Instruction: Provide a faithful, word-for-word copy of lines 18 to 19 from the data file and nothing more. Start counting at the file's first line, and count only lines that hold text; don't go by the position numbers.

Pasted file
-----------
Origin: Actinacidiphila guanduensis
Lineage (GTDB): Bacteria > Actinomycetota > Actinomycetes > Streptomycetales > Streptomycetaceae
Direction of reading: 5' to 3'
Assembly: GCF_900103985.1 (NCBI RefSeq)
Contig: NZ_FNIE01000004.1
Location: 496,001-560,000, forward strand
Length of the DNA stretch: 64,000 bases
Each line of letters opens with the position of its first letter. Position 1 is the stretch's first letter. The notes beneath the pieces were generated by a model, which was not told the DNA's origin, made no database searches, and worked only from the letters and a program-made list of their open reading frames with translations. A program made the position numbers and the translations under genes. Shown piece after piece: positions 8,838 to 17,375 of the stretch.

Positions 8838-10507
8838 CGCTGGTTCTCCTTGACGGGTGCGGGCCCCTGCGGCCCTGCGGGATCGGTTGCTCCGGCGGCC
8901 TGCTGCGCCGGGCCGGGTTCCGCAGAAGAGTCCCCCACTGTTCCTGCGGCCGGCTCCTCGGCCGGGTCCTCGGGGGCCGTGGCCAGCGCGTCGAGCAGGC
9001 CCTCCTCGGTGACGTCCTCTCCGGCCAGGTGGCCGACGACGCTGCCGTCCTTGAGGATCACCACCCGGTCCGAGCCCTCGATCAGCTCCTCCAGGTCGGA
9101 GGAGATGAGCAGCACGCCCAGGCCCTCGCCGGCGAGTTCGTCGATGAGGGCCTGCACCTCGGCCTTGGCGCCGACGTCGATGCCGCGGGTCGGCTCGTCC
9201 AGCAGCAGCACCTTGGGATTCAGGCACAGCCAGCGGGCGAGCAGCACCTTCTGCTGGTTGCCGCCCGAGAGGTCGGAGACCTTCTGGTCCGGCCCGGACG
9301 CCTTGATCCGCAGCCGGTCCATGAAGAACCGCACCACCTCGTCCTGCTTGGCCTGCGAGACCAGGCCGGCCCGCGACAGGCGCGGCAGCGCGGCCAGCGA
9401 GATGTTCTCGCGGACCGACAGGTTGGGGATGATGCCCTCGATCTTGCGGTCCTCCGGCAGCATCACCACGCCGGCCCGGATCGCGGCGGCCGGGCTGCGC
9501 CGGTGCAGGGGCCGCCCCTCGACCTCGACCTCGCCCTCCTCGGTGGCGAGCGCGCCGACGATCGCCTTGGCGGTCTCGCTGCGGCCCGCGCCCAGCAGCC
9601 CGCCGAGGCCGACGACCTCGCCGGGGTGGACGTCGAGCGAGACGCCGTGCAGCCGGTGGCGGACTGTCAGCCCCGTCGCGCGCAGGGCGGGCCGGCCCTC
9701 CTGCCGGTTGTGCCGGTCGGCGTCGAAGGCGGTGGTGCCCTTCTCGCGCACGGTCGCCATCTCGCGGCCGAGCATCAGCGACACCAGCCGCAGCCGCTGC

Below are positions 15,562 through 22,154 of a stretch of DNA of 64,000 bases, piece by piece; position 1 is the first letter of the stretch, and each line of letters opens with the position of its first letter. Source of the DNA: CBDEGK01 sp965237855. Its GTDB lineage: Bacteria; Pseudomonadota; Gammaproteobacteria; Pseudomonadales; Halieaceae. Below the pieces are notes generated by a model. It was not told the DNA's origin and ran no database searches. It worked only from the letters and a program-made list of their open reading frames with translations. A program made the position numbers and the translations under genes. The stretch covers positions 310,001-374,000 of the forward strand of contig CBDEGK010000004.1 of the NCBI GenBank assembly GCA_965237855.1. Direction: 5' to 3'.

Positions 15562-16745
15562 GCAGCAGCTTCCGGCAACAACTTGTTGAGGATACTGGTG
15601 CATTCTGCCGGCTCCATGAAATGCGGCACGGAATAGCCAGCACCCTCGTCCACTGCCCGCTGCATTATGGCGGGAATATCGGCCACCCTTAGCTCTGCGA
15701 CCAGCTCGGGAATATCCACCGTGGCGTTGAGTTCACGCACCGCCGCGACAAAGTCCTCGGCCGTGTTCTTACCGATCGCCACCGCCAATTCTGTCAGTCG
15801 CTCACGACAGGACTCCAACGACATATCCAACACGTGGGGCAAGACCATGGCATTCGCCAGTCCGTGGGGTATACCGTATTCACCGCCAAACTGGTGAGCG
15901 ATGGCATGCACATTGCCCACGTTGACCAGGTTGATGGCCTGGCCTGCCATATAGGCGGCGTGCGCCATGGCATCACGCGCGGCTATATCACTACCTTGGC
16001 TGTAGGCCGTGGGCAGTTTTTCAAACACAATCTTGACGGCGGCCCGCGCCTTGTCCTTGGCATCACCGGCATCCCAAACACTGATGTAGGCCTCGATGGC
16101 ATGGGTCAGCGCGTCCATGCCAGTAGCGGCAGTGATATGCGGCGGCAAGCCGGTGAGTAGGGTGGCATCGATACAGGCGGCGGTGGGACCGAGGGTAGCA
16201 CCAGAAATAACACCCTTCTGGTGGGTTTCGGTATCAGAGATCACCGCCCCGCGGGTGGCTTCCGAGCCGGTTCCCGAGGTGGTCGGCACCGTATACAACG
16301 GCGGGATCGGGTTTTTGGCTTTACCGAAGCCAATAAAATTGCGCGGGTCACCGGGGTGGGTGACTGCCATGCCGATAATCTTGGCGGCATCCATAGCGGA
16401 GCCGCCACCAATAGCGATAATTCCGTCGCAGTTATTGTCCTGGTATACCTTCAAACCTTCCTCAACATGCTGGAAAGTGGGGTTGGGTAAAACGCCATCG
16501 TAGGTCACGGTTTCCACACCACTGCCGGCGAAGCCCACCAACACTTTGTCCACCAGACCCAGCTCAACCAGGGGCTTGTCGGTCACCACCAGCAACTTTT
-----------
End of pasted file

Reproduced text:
9601 CGCCGAGGCCGACGACCTCGCCGGGGTGGACGTCGAGCGAGACGCCGTGCAGCCGGTGGCGGACTGTCAGCCCCGTCGCGCGCAGGGCGGGCCGGCCCTC
9701 CTGCCGGTTGTGCCGGTCGGCGTCGAAGGCGGTGGTGCCCTTCTCGCGCACGGTCGCCATCTCGCGGCCGAGCATCAGCGACACCAGCCGCAGCCGCTGC